Twitter's Vine has a surprise porn problem
A new video service from company quickly attracts adult-video clips, raising questions about whether Apple will continue to support it.
When Twitter announced its Vine video service on Thursday, the company promoted the service by featuring short clips of adorable children holding hands and an artsy cartoon.
But some not-so-innocent videos have quickly co-opted the service. Early users have logged in and uploaded short pornography clips, which can be flashed to the app's users and the Twitter community, reports CNN.The issue drew more attention on Monday when Apple (AAPL) showcased hard-core pornography in its Editor's Picks section when featuring Vine. Apple quietly pulled the content and is distancing itself from the new service, according to CNET.com.
The app was still available on iTunes as of Tuesday morning, although it's not clear whether Apple will continue to support it, given that technology giant is known for keeping tight control over its App Store in order to avoid delivering spam and porn to its customers.
That was made clear last year, when Apple pulled Viddy, a video-sharing app similar to Vine, from the App Store because of concerns about adult material.
So what can Twitter do about its porn problem? It's asking users to report indecent videos, CBS News says.
"Users can report videos as inappropriate within the product if they believe the content to be sensitive or inappropriate (e.g. nudity, violence, or medical procedures)," Twitter told CBS News. "Videos that have been reported as inappropriate have a warning message that a viewer must click through before viewing the video."
Vine is also trying to make the porn harder to find, by blocking searches for certain hashtags, such as #porn and #sex, notes VentureBeat.com.
Still, those determined to find porn on Vine will most likely have no trouble: searches including #nsfw (not safe for work) and #pornvine were reportedly still searchable on Monday.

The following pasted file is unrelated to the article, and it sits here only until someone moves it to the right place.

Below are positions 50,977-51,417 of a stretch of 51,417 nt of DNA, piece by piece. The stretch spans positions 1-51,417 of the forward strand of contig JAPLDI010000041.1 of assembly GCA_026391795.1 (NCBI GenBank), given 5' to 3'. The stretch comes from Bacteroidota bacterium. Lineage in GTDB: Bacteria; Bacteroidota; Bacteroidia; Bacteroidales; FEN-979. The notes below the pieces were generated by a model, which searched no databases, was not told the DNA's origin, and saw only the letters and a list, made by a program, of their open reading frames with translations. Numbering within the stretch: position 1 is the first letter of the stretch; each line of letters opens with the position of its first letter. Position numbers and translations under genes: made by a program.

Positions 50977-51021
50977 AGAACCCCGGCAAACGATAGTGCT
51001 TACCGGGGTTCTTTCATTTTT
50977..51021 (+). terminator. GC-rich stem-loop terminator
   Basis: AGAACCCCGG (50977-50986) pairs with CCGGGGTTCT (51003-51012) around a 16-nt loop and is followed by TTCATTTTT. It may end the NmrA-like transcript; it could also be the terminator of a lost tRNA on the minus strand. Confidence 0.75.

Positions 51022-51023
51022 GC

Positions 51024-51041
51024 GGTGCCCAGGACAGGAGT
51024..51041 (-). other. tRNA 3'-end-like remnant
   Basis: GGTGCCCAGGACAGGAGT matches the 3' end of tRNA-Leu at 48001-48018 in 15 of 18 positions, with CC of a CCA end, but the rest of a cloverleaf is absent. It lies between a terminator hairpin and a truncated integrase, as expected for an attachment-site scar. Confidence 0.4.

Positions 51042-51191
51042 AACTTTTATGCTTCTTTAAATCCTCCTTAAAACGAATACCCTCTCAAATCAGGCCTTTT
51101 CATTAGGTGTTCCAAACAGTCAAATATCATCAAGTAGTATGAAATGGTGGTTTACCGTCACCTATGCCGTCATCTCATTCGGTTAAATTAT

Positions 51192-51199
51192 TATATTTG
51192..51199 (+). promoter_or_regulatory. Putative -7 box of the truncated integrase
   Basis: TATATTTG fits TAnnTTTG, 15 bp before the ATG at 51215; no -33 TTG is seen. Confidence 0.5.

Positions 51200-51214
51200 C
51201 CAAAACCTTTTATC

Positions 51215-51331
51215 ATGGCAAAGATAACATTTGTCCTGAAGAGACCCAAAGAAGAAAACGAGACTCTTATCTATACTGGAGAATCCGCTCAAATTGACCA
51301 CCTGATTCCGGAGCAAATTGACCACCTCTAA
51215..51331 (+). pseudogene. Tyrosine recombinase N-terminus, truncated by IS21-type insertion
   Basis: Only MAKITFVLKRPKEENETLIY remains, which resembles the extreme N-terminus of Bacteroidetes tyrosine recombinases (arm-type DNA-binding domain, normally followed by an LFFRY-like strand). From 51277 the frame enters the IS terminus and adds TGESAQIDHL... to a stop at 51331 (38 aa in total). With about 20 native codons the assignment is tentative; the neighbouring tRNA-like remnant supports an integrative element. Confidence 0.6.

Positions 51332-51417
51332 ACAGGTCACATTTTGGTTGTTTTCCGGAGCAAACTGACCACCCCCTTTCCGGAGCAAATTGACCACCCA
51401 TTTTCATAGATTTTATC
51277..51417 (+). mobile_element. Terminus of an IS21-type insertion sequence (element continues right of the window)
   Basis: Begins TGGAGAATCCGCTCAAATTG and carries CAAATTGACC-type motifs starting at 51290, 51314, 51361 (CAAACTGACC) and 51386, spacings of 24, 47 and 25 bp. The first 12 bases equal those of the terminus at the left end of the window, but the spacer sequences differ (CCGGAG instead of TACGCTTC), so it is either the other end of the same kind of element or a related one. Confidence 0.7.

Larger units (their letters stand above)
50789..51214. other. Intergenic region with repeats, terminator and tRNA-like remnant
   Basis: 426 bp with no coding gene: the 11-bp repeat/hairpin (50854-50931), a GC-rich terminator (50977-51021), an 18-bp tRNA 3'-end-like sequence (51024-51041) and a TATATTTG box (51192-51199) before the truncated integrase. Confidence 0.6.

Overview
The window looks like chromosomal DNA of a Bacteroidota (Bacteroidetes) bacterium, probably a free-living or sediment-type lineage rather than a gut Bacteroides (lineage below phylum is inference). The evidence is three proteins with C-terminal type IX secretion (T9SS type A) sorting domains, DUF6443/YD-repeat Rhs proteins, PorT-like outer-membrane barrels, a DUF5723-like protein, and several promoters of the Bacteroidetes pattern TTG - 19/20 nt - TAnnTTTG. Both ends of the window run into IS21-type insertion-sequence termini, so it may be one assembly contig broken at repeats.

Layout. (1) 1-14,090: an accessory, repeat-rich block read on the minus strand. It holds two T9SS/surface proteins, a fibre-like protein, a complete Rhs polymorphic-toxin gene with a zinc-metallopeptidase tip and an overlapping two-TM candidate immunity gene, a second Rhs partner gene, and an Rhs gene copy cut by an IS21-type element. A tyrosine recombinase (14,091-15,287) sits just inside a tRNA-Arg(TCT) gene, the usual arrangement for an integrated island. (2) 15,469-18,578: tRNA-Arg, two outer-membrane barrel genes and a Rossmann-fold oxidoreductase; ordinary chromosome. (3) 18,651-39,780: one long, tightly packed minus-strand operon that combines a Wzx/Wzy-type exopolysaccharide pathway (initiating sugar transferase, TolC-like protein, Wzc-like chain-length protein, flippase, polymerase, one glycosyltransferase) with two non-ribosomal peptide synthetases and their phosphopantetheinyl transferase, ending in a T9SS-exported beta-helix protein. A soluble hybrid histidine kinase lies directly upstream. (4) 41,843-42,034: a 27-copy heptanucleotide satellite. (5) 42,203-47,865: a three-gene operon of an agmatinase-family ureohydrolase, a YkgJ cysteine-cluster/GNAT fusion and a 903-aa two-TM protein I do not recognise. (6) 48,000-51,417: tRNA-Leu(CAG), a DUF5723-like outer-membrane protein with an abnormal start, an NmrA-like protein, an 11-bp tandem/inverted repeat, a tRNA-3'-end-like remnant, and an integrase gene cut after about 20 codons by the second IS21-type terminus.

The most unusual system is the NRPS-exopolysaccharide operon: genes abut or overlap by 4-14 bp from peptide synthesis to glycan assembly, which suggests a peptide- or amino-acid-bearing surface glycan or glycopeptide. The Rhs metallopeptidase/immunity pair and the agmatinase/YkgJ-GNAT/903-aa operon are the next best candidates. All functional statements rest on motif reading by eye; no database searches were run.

More on moneyNOW
Copyright © 2013 Microsoft. All rights reserved.
Quotes are real-time for NASDAQ, NYSE and AMEX. See delay times for other exchanges.
Fundamental company data and historical chart data provided by Thomson Reuters (click for restrictions). Real-time quotes provided by BATS Exchange. Real-time index quotes and delayed quotes supplied by Interactive Data Real-Time Services. Fund summary, fund performance and dividend data provided by Morningstar Inc. Analyst recommendations provided by Zacks Investment Research. StockScouter data provided by Verus Analytics. IPO data provided by Hoover's Inc. Index membership data provided by SIX Financial Information.
While incompetent bosses like Michael Scott and Andy Bernard typically can’t survive in the workplace, office romances are a very real part of corporate culture.
- Southwest Airlines turns less legroom into $773M
- 'American Idol' gets sorry ratings for season finale
- Powerball's wacky sense of humor
- Millions of Facebook's users are actually pets
- Can crowd funding rescue the LA Times?
- Domino's debuts a DVD that smells like pizza
- Average US retirement age climbs to 61
- McDonald's aims to slim down its 145-item menu
- Bathroom reading goes digital with iPad TP stand
[BRIEFING.COM] The S&P 500 ended this week with a bang, roaring to a new all-time high on the back of stronger-than-expected economic data, influential leadership, and an ongoing appreciation for the Fed's monetary policy support.
The bullish bias was evident in premarket action as the S&P futures pointed to a higher start without the benefit of any definitive news catalyst. Stocks indeed benefited from a blast of buying interest at the opening bell on this ... More
More Market News
All hail the bull market, which ended the week with a big rally. But it also is starting to look a little like 1987, which suffered an epic blow-out.